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First Time Home Buyer

First Time Home Buyer Resources

16 Step Guide For Buying Your First Home, Including Contact Information for First Time Buyer Programs in Every State



Any first time home buyer can purchase the home of her dreams using this easy to follow, step-by-step guide to buying a home for the first time. The home buying process can be quite challenging and complex, even for those who have been through it several times. To the first time home buyer, the process can seem impossible. This guide breaks down the home buying process into 16 easy to follow steps, with ample information and resources provided to make each step easily achievable. Additionally, each state offers first time home buyer programs and low interest loans for those within specific income limits. Find your state for descriptions of those programs and links to the state agencies. Most of these programs can make the difference between you being able to afford your first home or not. As a potential first time home buyer, we recommend you bookmark this page and print a copy to use as a checklist.



Here are the 16 steps to buying your first home:

1. Establish good credit.

The first step in the home buying process is establishing good credit. As a first time buyer, you are likely going to need to borrow the money to purchase your first home. Banks and mortgage lenders will not lend to potential borrowers unless the borrower has a provable history of borrowing money and paying it back in a timely manner. If you have absolutely no credit references, you will need to get some. The most basic way to do this is to visit a local bank and deposit a small amount, let's say $500. You would then apply for a $500 loan, using the money that you deposited as security for the loan. This is the simplest, quickest way to establish a good credit report.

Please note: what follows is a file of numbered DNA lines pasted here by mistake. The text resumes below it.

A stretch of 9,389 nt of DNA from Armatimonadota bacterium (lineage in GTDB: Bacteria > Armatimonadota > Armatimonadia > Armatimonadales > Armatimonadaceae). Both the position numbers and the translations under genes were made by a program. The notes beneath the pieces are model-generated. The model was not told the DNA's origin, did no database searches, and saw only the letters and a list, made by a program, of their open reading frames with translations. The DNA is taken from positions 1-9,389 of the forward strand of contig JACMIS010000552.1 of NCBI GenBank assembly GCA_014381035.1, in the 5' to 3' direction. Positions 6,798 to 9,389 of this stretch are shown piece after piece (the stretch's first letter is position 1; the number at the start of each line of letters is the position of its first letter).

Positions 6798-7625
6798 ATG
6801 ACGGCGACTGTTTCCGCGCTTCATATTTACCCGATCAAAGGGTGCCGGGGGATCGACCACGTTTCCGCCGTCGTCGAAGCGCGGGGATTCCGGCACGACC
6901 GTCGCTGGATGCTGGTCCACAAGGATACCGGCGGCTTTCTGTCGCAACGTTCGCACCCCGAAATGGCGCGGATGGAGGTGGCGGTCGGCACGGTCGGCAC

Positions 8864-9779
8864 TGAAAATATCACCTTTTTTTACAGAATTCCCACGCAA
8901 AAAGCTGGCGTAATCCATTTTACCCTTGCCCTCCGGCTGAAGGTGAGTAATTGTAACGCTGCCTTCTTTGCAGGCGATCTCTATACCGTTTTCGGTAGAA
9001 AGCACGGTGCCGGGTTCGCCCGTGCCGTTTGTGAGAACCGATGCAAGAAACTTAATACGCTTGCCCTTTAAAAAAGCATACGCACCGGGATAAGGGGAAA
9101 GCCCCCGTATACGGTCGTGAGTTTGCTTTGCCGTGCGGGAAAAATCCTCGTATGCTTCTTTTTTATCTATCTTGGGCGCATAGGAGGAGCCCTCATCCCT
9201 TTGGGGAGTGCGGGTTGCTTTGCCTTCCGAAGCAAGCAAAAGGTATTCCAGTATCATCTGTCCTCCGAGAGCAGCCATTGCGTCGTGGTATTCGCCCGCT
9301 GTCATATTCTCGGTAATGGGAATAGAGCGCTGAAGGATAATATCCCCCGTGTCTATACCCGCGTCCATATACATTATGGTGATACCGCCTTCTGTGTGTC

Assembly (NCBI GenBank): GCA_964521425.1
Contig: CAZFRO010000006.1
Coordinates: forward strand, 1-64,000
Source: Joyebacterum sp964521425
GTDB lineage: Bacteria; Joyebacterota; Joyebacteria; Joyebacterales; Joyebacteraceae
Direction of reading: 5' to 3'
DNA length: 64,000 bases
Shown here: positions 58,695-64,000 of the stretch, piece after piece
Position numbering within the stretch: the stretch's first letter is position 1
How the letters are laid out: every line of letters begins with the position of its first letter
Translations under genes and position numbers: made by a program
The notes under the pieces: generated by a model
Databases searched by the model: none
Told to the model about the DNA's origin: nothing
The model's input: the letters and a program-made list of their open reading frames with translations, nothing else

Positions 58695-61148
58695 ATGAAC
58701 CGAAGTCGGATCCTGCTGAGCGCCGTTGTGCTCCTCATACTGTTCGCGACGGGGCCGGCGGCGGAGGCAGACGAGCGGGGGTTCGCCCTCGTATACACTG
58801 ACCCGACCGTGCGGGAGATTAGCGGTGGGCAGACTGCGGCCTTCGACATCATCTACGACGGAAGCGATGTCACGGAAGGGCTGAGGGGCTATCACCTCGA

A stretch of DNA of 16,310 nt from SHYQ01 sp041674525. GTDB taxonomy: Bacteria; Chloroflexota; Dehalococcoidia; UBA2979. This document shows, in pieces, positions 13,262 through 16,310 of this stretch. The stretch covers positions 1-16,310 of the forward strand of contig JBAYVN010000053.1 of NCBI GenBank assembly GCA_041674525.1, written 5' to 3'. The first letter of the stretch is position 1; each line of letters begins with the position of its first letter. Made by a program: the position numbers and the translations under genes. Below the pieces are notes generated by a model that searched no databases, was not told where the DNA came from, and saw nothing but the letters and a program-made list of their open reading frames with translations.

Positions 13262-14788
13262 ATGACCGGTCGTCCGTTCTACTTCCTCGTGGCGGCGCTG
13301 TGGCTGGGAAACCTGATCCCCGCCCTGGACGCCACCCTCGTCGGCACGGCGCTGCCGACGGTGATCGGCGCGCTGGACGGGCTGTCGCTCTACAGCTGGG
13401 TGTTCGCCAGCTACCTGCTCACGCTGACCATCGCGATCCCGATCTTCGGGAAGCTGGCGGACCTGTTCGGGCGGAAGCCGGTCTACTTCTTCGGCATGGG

If the loan term is for 6 months, make payments for the first 3 months, then pay the entire loan off. Repeat the process with larger and larger amounts. This will build up an excellent track record. Do this repeatedly, and you'll progress to a point where you don't need to deposit any money as security, your track record will be strong enough to be able to borrow with just your signature.

Unless you are independently wealthy, or come from a wealthy family, the process of becoming a first time home buyer starts with establishing a good credit history. At the same time that you are building your credit with bank loans as just described, you should also be using credit cards responsibly as well. In the beginning, you'll likely have to start with a pre paid credit card or a secured credit card. It is important to use the credit card, but it is also just as important to keep the outstanding balances at zero or at a minimum very low. You'll learn why in the next step. One credit card that we like because you get cash back on all your purchases made with the card is Discover.

2. Raise your credit score.

A high credit score is one of the most important elements to the first time home buyer. Home buyers with high credit scores are able to get the lowest interest rates on home mortgages. As a first time home buyer, it is doubly important to have a high credit score. Not having a high credit score will not only mean you don't get low interest rates, you likely won't get any interest rate at all.

Here are the basic tactics for getting a high credit score:
1. Always pay your bills on time.
2. Keep your credit card balances at zero, or at least very low.
3. Make more than the minimum monthly payments.
4. Negotiate to remove negative items from your credit report.
5. Borrow great credit from a relative or close friend.

3. Save for a down payment & closing costs.